You might consider Glenn Bergman, 63, something of the Zelig of Philadelphia's food scene. There he was in the '80s, humping desserts for a Frog Commissary-catered party. Then grilling stuffed veal loin at La Terasse. Then running a corporate dining unit. By 2004, he was leading the fourfold growth of Mount Airy's (and later Chestnut Hill's) Weaver's Way Co-op from funky grocer to spiffy organics purveyor to urban farmer.
Next month, he'll put on a new hat - top manager of Philabundance, the city's enduring antihunger organization. He owes it, he's quick to say, a deep debt
You have a graduate degree in public health. Why the food journey? Was there a chef in your background?
I didn't go to culinary school. I went to the Julia Child School of Cooking: I got her cookbook. My mother was a dress designer; my father left us when I was 1. But in her 30s or 40s, my mother started to cook a lot, and then she'd have these classes. In the house, she'd have anywhere from seven to 12 people.
How'd she learn enough to teach?
She went to the Chinese Institute in Manhattan and the Maritime Culinary program, they'd have training classes. I remember going to a sugar-pulling class with her once.
So you grew up with fancy food on the table?
Not quite. She had three kids, three boys, no husband. She used to get lots of bones. We used to have lots of marrow back then, before we knew it was going to be expensive 50 years later. We had a lot of lentils and baked fish from the Long Island Sound because my brothers would fish there.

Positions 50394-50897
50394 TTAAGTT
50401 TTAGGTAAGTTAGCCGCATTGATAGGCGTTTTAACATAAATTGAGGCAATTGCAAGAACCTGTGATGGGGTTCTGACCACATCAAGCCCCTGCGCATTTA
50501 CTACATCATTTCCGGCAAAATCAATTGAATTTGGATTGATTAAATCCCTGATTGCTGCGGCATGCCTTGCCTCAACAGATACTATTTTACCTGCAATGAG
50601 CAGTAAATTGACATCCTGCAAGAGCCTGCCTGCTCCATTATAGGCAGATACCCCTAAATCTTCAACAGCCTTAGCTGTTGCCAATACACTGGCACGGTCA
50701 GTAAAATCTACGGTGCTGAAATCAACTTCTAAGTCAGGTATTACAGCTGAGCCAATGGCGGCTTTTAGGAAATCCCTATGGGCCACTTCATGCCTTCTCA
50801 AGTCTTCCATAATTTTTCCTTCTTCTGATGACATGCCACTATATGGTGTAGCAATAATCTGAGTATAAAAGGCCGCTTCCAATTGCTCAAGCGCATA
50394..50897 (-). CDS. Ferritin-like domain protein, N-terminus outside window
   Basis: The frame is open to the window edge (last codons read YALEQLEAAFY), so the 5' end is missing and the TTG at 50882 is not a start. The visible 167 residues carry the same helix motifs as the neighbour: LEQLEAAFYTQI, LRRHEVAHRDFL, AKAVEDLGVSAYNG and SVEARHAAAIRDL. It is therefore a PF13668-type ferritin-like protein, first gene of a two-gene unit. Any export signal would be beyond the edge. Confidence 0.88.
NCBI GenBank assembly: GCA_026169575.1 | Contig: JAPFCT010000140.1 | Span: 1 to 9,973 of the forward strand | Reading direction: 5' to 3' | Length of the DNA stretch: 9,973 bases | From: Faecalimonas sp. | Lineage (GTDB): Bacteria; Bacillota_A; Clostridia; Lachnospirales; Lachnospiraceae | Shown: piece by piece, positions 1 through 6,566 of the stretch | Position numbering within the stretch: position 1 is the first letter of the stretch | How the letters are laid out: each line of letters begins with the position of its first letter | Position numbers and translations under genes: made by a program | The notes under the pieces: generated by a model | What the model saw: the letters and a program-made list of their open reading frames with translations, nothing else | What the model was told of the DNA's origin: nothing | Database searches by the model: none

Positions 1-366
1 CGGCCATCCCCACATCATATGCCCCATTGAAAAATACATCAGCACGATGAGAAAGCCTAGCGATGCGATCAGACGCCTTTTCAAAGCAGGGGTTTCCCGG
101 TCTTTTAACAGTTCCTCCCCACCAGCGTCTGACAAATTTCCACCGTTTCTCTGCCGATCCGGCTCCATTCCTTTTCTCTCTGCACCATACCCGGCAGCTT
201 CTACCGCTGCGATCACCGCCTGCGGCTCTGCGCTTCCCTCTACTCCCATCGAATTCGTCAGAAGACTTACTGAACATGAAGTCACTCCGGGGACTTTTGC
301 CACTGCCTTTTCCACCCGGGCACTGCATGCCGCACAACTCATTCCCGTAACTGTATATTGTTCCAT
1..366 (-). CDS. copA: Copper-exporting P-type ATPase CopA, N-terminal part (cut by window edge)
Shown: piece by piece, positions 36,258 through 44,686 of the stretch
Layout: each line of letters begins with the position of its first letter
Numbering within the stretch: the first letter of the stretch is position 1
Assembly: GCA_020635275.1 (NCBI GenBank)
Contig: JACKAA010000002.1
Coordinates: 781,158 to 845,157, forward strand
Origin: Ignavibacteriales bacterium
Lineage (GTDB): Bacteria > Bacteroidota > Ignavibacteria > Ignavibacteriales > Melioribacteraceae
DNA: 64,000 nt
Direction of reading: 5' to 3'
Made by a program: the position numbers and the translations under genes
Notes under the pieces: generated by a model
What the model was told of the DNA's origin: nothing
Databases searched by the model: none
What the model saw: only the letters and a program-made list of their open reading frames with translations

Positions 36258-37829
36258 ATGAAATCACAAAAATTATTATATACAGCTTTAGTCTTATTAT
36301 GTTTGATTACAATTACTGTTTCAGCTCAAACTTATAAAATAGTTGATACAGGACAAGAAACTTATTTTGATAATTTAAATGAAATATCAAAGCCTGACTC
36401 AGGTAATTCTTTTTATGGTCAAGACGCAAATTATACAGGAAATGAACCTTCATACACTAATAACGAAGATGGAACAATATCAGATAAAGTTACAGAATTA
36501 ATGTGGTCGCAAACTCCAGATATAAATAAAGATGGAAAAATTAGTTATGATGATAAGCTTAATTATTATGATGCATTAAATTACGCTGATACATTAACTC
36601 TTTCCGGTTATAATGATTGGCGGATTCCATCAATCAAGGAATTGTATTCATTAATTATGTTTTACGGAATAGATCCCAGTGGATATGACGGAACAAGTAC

Did that history put you in mind of saving scraps, conserving the leftovers?
When I was heading up catering for Steve Poses' Frog Commissary, you might have three parties going on in Center City for 300, 400, 500 people, and you've got food left over. What are you going to do with it? I remember taking it to St. John's Hospice. You know, you knock on the door at 12 o'clock at night and the brother comes to the door in his robe and takes as much food as he can, and you go on.
Any other outlets?
My wife was working at Pennsylvania Hospital, in labor and delivery back in the '80s. I'd call her and say, "I've got a speed rack of chocolate-dipped strawberries. They're not going to be good tomorrow. And I don't have room in the walk-in anyway." So I'd [drive ]them over there . . . and they'd take the strawberries around to the nurse stations.
Seems like a makeshift situation.
It was a pain. Then Pam Lawler started Philabundance with one truck. She was the only one who'd show up at midnight at the event [to pick up surplus food]. And she'd take it all. It was either that or dump it.
Did that sensitize you to the vast amount of food waste there is?
Even today, I start to bend back to a table when two people get up, and try to grab some untouched dish - maybe like a lamb chop, a serving bowl of Chinese food. My kids hate it. They go, "Don't do that! Don't do that!"
That's sort of in the spirit - if not the practice - of Philabundance,
We might get ugly fruit or leftover stuff. But the trick is to get it to the shelters in some decent form. That's why I want to expand the 14-week kitchen-training program. I want to get local chefs involved.
Besides your estimable record on the culinary front, is there anything you'd like to be remembered for?
My nephews in California came up with a drink called the Uncle Glenn. It's a gin and tonic with a splash of Campari and lemon rather than lime. I've tried ordering it in a bar and asked a number of bartenders, "Have you ever had a gin and tonic with Campari? I think it's called an Uncle Glenn."
So I'm trying to get it on some menus.
What a coup that would be.
My nephew says at my memorial service, they're going to have Uncle Glenns and dim-sum, that's all.
Oh, when will that be?
I don't know yet.